|Submission Date||Feb. 27, 2019|
University of Louisville
EN-3: Student Life
|2.00 / 2.00||
Assistant to the Provost for Sustainability Initiatives
Office of the Provost
Does the institution have one or more active student groups focused on sustainability?:
A brief description of active student groups focused on sustainability:
UofL has several student groups focused on various aspects of sustainability.
1. The Louisville Student Cycling Coalition actively encourages students to ride bicycles for fun and transportation. They advocate for improved bike facilities on campus, provide bike repair assistance and training, and host the UofL Cycling Team. http://uoflcycling.com/
2. The Green House Committee engages residential students at UofL in a variety of sustainability initiatives and awareness-raising campaigns, from Recyclemania and Ecolympics to a model green dorm room to end-of-semester "Lighten Your Load" campaigns for keeping unwanted items out of the landfill.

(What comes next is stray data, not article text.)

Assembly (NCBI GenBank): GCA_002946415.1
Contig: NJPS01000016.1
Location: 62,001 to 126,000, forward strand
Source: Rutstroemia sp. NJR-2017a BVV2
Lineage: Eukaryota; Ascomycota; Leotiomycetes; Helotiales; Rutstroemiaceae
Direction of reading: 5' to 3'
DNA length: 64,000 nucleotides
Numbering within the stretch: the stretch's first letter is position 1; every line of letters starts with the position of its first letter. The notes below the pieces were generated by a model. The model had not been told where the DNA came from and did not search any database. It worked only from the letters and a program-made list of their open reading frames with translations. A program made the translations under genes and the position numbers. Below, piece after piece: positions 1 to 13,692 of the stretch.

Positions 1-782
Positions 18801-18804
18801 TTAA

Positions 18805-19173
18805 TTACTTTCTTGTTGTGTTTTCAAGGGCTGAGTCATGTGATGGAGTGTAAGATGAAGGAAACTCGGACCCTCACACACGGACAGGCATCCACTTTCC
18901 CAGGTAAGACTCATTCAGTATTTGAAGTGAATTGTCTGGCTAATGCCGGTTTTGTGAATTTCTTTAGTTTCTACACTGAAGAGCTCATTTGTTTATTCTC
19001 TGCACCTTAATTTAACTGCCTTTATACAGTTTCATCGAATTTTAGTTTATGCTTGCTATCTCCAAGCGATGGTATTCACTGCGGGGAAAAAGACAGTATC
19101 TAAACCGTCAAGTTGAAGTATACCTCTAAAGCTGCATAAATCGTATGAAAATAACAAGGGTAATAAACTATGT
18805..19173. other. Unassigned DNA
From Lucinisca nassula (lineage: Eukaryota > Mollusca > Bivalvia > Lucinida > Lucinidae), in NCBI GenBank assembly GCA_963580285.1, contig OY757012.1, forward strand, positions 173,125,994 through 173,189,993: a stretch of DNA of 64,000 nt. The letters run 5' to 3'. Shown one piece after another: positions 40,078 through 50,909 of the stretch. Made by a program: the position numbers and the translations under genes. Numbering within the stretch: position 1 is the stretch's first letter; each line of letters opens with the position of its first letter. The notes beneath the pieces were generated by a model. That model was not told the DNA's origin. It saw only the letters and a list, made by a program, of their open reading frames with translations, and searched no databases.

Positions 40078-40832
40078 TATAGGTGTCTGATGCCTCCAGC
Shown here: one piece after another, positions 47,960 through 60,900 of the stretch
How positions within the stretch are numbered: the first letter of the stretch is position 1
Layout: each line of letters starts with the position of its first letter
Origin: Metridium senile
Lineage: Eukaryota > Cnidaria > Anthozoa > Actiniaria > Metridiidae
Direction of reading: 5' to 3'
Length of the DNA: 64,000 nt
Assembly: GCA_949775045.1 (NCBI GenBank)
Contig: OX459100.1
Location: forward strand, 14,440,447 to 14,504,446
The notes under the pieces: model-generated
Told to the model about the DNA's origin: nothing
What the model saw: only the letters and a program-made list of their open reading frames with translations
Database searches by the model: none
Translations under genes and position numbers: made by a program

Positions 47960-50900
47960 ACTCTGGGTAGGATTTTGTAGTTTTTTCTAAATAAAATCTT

3. Engage.Lead.Serve. Board's Green Initiatives Committee is supported by SGA and engages students in service, social, educational, and networking events focused on sustainability. The committee organized the first-ever Student Sustainability Summit for UofL in February 2016. http://www.uoflelsb.org/green-initiatives.html
4. UofL's Habitat for Humanity Campus Chapter raised funds and organized students to build the first-ever student-funded and student-built, LEED-designed home for a needy family in Louisville in 2015. http://orgsync.com/50196/chapter
5. The Cardinal Student/Farmworker Alliance formed in 2015 to advocate for the rights and fair treatment of farmworkers who help supply food for the campus and the country. https://www.facebook.com/CardinalSFA